Friday, June 29, 2012
Teaching Constitutional Issues in the ACA Decision Part 1: A Look Behind the Curtain to Find some of Justice Kennedy's Words in an Unsigned Dissent
So now we know. After years of debate, law suits filed all over the country, and dozens of federal opinions predicting how the Supreme Court would evaluate the terms of the Affordable Care Act the answer is that it was found Constitutional in its entirety. I, along with every other health lawyer and professor in the country, have a lot to say about this opinion. And my plan was to use this particular “first out of the gate” opportunity to post by discussing how we should be teaching it to our students. It’s a wonderful teaching tool both in terms of Health Law and Constitutional Law. If we needed any further examples that Constitutional Law is what the Supreme Court says it is, we have them now. It also puts into perspective something law students often find troubling: there can be many “right” answers to a question involving legal interpretation—and it’s not the lawyer who chooses among them, it’s the Judges. But I have all summer to write about that.
What I’d like to comment on now is a different question—what happened to Justice Kennedy? Sure, he has expressed his doubts in the past about the Commerce Clause but why couldn’t he be persuaded to join Justice Robert’s remarkable opinion which upheld the statute without giving Congress one inch of additional regulatory power? We probably won’t have the whole story for many years. But it’s possible to learn a lot about how to read a Supreme Court opinion, and how to read him in the future. It’s actually remarkable how much Justice Kennedy was able to communicate, without having a single word attributed to him, and, in a bit of Supreme Court word archeology, see some strong evidence that although he signed the dissenting opinion, he may not have been completely comfortable with it.
Here's the argument:
As we all now know, ACA was found Constitutional because it had, in the opinion of five of the Justices, enough in common with a “tax” to benefit from the deference the Court grants Congress in exercising its Spending Power.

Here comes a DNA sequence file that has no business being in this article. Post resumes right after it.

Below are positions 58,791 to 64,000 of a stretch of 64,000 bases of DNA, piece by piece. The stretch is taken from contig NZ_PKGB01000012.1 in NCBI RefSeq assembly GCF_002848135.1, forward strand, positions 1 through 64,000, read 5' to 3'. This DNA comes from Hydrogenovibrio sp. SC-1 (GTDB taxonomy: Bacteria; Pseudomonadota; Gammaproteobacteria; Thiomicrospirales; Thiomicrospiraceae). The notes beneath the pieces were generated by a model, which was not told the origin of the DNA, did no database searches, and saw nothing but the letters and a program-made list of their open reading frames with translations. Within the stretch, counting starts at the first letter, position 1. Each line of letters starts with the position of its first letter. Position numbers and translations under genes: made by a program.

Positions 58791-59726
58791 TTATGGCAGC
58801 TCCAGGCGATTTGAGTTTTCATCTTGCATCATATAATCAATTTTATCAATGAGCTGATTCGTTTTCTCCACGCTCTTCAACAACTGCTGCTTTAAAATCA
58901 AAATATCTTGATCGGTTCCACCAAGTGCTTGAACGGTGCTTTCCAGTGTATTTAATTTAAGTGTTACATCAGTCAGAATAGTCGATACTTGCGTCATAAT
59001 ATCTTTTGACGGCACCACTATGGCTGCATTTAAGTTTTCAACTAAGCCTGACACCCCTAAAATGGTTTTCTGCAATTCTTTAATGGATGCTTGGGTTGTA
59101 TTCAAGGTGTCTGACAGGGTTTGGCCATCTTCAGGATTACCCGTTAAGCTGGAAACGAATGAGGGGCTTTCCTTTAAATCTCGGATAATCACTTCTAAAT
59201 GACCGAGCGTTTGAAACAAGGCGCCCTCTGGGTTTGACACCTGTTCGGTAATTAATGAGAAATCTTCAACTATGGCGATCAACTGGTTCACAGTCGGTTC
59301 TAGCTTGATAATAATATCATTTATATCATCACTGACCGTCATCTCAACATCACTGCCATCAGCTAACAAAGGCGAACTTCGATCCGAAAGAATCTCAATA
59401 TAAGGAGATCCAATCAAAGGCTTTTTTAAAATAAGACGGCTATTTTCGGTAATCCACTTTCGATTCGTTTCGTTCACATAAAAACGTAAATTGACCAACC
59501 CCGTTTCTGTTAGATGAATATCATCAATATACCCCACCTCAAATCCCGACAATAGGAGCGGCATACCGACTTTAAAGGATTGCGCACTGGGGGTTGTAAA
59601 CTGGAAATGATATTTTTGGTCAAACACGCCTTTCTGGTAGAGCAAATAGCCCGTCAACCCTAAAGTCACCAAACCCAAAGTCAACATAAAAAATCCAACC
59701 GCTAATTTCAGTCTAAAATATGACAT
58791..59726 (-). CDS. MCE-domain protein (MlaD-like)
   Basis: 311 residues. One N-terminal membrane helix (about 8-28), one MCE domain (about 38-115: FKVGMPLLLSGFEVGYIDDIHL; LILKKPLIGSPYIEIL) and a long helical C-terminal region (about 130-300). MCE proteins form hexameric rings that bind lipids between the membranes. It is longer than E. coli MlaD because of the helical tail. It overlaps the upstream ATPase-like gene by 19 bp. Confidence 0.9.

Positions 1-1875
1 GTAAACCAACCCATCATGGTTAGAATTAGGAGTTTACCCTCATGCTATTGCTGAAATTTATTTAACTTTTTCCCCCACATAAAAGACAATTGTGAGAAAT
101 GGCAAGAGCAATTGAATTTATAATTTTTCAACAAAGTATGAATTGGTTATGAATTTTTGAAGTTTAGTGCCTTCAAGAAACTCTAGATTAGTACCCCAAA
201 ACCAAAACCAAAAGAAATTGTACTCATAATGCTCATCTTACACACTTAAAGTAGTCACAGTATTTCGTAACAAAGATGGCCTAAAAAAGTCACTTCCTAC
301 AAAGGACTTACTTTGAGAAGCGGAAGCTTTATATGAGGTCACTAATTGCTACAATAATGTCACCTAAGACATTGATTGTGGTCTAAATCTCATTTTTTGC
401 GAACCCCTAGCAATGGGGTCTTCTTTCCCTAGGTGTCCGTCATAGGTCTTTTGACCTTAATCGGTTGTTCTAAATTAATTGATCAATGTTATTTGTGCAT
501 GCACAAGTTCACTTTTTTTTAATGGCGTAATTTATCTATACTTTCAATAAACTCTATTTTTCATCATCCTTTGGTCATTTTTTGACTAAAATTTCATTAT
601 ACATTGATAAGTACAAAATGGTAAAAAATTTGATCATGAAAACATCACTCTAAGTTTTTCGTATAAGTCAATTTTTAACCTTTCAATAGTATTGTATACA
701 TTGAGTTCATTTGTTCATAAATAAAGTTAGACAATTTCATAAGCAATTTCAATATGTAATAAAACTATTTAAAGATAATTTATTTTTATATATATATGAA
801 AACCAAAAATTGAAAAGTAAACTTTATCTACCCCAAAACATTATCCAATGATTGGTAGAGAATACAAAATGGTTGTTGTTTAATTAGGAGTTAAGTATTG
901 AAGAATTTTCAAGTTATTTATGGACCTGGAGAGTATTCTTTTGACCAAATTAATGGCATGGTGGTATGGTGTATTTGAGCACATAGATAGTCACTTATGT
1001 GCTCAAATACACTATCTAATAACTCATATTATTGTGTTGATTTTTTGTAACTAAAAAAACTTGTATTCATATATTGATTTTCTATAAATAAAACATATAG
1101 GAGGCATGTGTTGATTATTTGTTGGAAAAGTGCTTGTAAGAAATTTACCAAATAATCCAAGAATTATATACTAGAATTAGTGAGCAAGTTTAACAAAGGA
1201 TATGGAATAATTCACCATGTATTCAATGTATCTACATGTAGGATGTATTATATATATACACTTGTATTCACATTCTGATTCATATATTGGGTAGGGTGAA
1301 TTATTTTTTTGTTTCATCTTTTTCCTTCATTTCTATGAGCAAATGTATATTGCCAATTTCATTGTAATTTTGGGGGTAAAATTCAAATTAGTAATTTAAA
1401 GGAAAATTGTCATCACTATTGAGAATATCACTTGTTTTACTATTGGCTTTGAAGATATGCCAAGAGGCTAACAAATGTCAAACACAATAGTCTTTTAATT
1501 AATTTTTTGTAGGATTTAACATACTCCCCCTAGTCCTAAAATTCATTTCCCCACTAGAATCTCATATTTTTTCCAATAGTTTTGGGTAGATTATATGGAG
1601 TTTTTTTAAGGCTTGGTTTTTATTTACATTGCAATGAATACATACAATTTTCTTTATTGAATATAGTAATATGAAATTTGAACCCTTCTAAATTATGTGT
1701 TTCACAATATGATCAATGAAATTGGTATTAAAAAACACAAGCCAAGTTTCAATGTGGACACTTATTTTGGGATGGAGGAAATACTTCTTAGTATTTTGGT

If that wasn't enough of a surprise, we also know that the opinion was written by Chief Justice Roberts--not Justice Kennedy who was thought to be the most likely to swing his vote towards the four Justices already quite likely to find a way to uphold it.
Anyone reading the opinion knows that's not what happened. But what those of us who teach others how to interpret Supreme Court decisions will be pointing out this fall, is how strongly he chose to express his view by not writing any words of his own and perhaps how unlikely it is to count on him as a “swing vote” in cases involving Congressional power in the future.
Within the conventions of opinion authorship, Justice Kennedy had, of course, the option of signing onto the majority opinion and thus accepting the tax argument Justice Roberts offered him without endorsing any extension of the commerce clause. He also could have done this and issued a concurrence or even a partial dissent which would further emphasize his rejection of the Commerce Clause arguments, and perhaps express his concern over the Medicaid expansion as well.
But not only did he decline to accept any part of Chief Justice Robert’s compromise argument--he joined an unsigned dissent without offering any additional words of his own. A signed dissent could have expressed his respect for his fellow Justices who voted differently or for Congress or might even have provide a road map of where he parted company with the majority which would have been helpful to predict his vote in future cases. But he didn't. His joining of the group dissent communicates his complete agreement with both its conclusions and its reasoning.
But what proof do we had that it was a struggle? Why would we think that Chief Justice Roberts crafted his opinion with the goal of making it as acceptable as possible to Justice Kennedy or even, as some rumors, so unsubstantiated as not to deserve a hyperlink, suggest, that Justice Kennedy initially agreed to uphold the Act and then changed his vote?
Well one thing we can be fairly certain about is that Justices Scalia, Thomas and Alito were never persuadable. It wouldn’t matter how the opinion was crafted or on what narrow grounds it was upheld, they were not going to find ACA Constitutional. And we can also be certain that upholding the act by transmuting a penalty into a tax wasn't necessary to obtain the votes of Justices Breyer, Sotomayor and Kagan. They would have gone much further (although it's going to be a few weeks before I fully untangle and can lucidly teach the multiple partial concurrences).
So it's reasonable to suspect that the lengths to which Chief Justice Roberts went in finding that the mandate was actually a “tax” were driven by his efforts to bring in Justice Kennedy. One reason for thinking this is it seems unlikely that he would have come up with those arguments had he only been expressing his own views. Because they are very strange. Indeed, Justice Ginsburg in her dissent describes his theory as to why the Commerce Clause did not apply a “novel constraint on Congress’ commerce power [that] gains no force from our precedent and for that reason alone warrants disapprobation.” (slip op. at 18). That’s her way of saying it came from nowhere and is absolutely nuts.